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‘Killing Them Softly’ another outstanding film from Andrew Dominik

by Trevan McGee on November 30, 2012

in Print Reviews,Reviews

It’s been five years since writer/director Andrew Dominik made The Assassination of Jesse James By The Coward Robert Ford. And like that film, his newest offering, Killing Them Softly, features outstanding performances from Brad Pitt and a fantastic supporting cast, is an allegory for the times we live in, and will likely be seen by no one.

It’s also one of the best films of the year.

Killing Them Softly centers on a pair of small-time crooks who, in their own desperation and outright stupidity, knock over a mafia card game. Unsurprisingly, the mob isn’t OK with being robbed, so they reach out to Pitt’s character, Jackie Cogan. Cogan is an enforcer who specializes in unsavory situations like this, so he sets out to find the thieves and set things right.

Aside from a couple of minor plot developments, the story is fairly straightforward. Dominik instead focuses on his characters and the movie’s timeframe. Killing Them Softly takes place amid the financial crisis of 2008. The film begins and ends with speeches from then-presidential candidate Barack Obama and throughout, excerpts from the many, many Presidential and Federal Reserve speeches are heard on TV and radio. It’s not exactly a subtle juxtaposition, but it’s a highly effective one, especially when the thieves, played Scoot McNairy and Ben Mendelsohn are committing the crime that serves as the primary source of action.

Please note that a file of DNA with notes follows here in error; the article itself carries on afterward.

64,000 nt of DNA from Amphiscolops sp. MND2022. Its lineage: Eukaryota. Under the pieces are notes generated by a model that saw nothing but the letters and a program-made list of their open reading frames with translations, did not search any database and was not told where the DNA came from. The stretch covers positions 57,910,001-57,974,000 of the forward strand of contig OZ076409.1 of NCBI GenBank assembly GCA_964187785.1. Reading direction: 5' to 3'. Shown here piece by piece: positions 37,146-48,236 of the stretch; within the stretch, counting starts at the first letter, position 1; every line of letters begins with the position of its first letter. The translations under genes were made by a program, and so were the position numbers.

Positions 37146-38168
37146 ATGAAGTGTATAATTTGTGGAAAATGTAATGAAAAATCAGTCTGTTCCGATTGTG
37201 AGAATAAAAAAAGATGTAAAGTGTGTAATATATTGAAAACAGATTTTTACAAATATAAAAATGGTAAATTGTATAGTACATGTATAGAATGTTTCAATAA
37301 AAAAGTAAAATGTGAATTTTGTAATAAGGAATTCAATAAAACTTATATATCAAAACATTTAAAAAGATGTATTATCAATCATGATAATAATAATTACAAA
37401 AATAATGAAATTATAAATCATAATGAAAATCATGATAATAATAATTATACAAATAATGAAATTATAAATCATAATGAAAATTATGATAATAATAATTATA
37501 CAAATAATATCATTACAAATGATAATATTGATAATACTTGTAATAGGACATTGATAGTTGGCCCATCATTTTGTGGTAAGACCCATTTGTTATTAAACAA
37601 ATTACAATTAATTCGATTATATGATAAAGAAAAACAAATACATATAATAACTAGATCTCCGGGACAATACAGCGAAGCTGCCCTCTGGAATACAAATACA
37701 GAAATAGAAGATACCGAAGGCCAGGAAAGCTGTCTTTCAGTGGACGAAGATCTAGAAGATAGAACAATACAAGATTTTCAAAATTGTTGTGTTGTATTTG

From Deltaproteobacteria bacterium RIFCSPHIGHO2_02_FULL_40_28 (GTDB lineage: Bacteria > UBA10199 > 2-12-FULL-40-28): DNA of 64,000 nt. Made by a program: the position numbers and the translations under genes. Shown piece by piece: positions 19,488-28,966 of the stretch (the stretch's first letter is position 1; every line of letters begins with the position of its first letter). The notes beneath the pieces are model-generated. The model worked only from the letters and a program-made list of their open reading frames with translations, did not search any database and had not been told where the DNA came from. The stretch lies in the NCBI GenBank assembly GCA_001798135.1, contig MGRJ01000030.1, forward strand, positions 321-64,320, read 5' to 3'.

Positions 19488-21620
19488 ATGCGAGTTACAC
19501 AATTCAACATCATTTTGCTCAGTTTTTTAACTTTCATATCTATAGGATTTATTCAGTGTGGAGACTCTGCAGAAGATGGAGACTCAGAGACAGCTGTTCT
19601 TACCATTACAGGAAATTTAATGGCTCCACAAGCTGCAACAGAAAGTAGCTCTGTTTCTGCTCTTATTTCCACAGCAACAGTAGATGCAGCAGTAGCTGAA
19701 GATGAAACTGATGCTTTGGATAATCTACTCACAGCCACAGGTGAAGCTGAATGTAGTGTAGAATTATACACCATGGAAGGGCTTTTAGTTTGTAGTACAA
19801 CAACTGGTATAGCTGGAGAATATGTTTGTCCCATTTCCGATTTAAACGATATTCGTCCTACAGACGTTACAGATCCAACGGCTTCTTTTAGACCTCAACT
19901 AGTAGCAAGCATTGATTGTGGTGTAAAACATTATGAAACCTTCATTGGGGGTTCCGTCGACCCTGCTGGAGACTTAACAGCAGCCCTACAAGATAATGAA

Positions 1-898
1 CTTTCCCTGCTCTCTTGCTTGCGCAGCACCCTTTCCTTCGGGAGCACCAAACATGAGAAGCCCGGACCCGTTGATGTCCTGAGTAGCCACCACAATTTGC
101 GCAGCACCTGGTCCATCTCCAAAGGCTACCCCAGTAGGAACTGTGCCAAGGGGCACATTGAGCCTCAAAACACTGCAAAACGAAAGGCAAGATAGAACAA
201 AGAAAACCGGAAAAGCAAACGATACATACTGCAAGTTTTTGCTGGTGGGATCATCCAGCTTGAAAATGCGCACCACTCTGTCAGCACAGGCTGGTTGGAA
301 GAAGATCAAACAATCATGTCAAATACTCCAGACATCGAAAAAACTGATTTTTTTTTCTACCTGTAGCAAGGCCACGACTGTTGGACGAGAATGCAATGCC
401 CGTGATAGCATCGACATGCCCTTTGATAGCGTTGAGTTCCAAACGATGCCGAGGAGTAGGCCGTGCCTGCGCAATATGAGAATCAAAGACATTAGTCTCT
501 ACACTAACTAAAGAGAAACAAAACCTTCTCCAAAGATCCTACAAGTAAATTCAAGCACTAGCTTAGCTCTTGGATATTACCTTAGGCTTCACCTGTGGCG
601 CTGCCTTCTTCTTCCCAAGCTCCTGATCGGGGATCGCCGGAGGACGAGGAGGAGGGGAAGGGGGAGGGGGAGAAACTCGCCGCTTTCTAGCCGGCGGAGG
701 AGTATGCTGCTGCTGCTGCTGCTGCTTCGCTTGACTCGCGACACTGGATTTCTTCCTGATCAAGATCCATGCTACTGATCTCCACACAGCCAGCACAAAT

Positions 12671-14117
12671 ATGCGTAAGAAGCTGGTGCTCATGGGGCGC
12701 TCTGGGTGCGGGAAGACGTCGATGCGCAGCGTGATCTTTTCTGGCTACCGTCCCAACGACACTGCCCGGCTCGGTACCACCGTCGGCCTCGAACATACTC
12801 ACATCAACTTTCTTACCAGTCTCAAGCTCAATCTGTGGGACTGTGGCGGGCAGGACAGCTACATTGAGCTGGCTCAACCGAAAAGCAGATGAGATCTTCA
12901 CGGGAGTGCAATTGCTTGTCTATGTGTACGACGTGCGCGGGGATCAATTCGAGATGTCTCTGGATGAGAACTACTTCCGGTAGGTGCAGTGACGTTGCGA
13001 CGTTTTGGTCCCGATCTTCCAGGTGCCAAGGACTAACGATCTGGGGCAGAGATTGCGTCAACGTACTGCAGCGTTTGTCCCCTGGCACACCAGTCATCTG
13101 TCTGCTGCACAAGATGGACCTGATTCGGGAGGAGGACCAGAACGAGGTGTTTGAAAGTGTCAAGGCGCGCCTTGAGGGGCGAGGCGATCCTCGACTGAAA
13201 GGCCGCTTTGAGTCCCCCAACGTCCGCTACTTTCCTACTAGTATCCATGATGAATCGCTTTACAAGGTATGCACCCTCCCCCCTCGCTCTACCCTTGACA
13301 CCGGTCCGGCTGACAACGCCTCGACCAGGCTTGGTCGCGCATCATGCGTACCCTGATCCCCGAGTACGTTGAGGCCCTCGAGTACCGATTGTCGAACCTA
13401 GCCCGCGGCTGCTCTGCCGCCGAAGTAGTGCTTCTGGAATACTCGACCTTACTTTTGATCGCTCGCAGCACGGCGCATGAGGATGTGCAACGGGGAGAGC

The mafia being used as an allegory for the corporate world or even a small business is nothing new. That same theme was one of the many overarching plots for David Chase’s The Sopranos and a central theme of Francis Ford Coppola’s The Godfather. Here, Dominik uses it to darkly humorless ends. Cogan is surrounded by ineptitude and bureaucracy. His primary contact is a nameless lawyer, played by the best character actor alive today, Richard Jenkins. Their conversations, which take place inside various cars throughout the movie are often equal parts comedic and grim. As are the discussions between McNairy and Mendelsohn’s characters before and after the heist.

Visually, the film features the same is as dark and gritty as the world it inhabits. Director of photography Greig Fraser finds ways to make many of the idle conversations remain interesting, though with the performances and dialog so tight, that probably wasn’t too daunting of a task. The film is more showy than Dominik’s previous work, especially in a couple of scenes, one a mob hit that takes place in the rain and the other, a tripped out, heroin-fueled conversation.

The bottom line to Killing The Softly is that it is a simple story told well in every regard. The performances from Pitt, Jenkins, McNairy, Mendelsohn and the heretofore unmentioned James Gandolfini are all rock solid. The political overtones, particularly at the film’s conclusion, are overt, but definitely get the message across. And there are elements of said message that could be latched onto by both the Left and the Right.

If the film has an moral it’s this: If you’re going to steal, steal big. Because small time crooks get dealt with, while the wolves of Wall Street got bailouts.

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